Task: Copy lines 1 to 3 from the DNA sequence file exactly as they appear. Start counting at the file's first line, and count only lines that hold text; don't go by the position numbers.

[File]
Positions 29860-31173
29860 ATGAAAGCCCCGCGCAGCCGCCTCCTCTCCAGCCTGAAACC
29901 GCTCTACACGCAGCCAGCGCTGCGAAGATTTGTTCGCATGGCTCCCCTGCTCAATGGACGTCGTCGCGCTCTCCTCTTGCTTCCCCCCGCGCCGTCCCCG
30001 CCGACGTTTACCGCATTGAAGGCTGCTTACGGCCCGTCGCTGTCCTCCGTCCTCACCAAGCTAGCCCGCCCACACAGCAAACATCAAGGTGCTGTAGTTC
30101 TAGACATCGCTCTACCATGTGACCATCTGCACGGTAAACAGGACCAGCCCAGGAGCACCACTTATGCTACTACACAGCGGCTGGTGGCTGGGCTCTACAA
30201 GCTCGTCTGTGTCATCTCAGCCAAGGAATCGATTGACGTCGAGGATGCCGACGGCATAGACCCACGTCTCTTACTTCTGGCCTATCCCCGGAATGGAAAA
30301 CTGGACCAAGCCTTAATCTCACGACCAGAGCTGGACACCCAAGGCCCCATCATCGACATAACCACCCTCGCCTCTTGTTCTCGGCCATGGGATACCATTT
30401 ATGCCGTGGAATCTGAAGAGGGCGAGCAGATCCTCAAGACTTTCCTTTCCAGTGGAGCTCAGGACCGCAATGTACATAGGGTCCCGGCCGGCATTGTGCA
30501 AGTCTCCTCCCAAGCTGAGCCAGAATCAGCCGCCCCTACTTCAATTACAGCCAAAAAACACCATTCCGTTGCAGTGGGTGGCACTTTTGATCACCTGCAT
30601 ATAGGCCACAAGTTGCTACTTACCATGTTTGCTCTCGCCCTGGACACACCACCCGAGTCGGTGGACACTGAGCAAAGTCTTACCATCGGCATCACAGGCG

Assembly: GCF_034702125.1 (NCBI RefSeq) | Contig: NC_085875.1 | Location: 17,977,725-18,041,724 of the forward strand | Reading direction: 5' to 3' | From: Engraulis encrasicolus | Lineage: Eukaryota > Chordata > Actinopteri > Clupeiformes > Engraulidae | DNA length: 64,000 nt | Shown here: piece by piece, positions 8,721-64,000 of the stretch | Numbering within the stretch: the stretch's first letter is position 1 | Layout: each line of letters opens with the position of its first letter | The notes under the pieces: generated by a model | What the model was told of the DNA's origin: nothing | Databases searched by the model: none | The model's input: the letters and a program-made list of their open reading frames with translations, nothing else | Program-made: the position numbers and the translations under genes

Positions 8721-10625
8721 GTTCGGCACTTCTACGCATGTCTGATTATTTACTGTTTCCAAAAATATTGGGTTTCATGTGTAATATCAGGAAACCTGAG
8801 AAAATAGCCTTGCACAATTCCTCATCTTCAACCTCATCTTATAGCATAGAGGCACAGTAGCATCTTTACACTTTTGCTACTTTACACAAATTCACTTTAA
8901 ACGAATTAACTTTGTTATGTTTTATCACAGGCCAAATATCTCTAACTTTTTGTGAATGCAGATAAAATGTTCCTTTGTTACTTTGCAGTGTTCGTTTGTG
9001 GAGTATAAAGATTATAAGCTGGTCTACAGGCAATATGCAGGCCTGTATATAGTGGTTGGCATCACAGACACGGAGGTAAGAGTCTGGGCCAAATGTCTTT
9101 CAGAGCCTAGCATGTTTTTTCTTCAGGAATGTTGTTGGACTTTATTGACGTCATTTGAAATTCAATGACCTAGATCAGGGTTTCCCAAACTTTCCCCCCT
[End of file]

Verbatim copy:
Positions 29860-31173
29860 ATGAAAGCCCCGCGCAGCCGCCTCCTCTCCAGCCTGAAACC
29901 GCTCTACACGCAGCCAGCGCTGCGAAGATTTGTTCGCATGGCTCCCCTGCTCAATGGACGTCGTCGCGCTCTCCTCTTGCTTCCCCCCGCGCCGTCCCCG